I’ll Take My PC To-Go Please

Over the long weekend I got caught up trying to build a “PC on a Stick”. (This was a level of activity I could cope with while stuffed with turkey.) I’ve seen a lot written lately about portable applications you can put on a USB Drive and carry with you to any Windows PC. I wanted to see how far I could take that. It turns out, pretty damn far. My goal was to create a functionally equivalent portable version of every non-hardware specific piece of software on my PC. I want to be able to just walk up to a PC, plug in the thumb drive in my pocket, and have my whole environment with me. Oh, and I wanted to do it all without spending a dime for software.

Security was also a concern. After all, I wouldn’t want sensitive data in my pocket to get lost or stolen. I was able to easily create a secure vault for data I wouldn’t want anyone who steals my stick to see. I then found an application launcher which fires up on stick insertion. I was able to find portable versions of the whole Mozilla suite (browser, email, calendar) as well as Open Office (similar to Microsoft Office). I was also able to find or easily create web page development tools, an image editor, a photo viewer, a CD/DVD burning tool, a complete suite of PC recovery/repair tools, anti-virus and spyware tools, IM clients, scanning utilities, personal financial tracker (similar to Quicken), a PDF reader/editor, Zip file tool, Media player, Flash creators, script language interpreters, P2P file sharing utilities, file sync tools, and even an SMTP, HTTP, and FTP server that lives on a stick.

There are some functional limitations in some areas. The Quicken alternative does not do automatic updates from financial institutions. The calendar tool will not sync with my Palm. The image editor is a bit more complicated. And because all the applications are held independently on the stick, the integration is pretty manual. That is, if you want to watch a web based video using the portable media player, you need to manually copy the link to the player. But tight integration is not feasible without using the underlying operating system, and that would defeat our portability goal. The only major area where I came up functionally short was in the area of video editing. Although I suspect it wouldn’t be too difficult to get the open source Jahshaka to go portable. However, my enthusiasm was beginning to wane by then. We’ll leave that as an exercise for the reader.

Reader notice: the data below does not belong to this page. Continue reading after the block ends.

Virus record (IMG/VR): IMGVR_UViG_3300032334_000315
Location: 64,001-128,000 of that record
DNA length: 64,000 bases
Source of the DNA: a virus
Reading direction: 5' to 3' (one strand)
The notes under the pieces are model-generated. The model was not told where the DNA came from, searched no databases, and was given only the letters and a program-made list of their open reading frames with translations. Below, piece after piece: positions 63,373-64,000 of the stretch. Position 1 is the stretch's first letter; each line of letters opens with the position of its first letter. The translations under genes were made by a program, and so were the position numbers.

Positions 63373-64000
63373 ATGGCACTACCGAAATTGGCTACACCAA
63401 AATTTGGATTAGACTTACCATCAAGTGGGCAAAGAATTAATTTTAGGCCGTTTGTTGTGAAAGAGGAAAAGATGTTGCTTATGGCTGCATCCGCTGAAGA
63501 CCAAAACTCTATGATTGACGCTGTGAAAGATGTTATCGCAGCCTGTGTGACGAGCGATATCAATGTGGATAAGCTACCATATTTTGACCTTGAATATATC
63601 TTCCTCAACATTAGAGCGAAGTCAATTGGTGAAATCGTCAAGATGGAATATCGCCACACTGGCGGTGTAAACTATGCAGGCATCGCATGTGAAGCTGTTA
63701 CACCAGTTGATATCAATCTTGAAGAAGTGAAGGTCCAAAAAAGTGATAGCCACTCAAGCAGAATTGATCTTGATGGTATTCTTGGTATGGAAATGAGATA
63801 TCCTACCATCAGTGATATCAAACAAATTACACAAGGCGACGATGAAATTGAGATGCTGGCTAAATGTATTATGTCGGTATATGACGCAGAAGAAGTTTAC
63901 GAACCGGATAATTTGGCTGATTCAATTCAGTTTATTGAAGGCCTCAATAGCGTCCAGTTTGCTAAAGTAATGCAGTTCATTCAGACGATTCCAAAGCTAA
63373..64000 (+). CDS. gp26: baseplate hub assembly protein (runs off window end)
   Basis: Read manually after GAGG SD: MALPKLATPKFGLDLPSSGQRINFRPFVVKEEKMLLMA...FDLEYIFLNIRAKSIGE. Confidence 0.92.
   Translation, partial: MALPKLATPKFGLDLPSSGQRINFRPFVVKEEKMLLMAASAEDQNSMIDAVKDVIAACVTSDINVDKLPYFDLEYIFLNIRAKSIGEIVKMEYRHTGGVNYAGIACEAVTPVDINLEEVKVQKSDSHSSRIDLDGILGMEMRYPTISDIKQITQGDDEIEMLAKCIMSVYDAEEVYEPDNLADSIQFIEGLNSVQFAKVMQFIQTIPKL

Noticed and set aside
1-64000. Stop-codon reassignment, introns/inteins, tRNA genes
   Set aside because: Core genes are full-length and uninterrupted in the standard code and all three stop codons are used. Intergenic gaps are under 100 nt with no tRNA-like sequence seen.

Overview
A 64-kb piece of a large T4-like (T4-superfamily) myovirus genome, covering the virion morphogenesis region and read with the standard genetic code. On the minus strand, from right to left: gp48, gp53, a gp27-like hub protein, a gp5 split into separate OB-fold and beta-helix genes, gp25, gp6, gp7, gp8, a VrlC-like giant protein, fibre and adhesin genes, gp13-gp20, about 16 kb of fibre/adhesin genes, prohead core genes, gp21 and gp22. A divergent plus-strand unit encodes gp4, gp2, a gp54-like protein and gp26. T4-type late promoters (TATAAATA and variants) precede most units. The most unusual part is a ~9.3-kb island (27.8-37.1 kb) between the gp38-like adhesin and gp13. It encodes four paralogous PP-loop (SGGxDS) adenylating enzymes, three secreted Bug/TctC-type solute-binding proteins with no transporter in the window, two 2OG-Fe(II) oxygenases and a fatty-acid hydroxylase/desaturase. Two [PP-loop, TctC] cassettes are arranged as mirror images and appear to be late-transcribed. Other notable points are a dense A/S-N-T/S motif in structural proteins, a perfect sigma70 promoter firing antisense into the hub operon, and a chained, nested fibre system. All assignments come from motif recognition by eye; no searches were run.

If you’re inclined to try this yourself, start by downloading the free applications suite available at portableapps.com

The project was a resounding success. All this free capability fits on a 2G stick with almost half of it still empty for files, pictures, data, whatever. Very cool – although perhaps I’m just easily amused.

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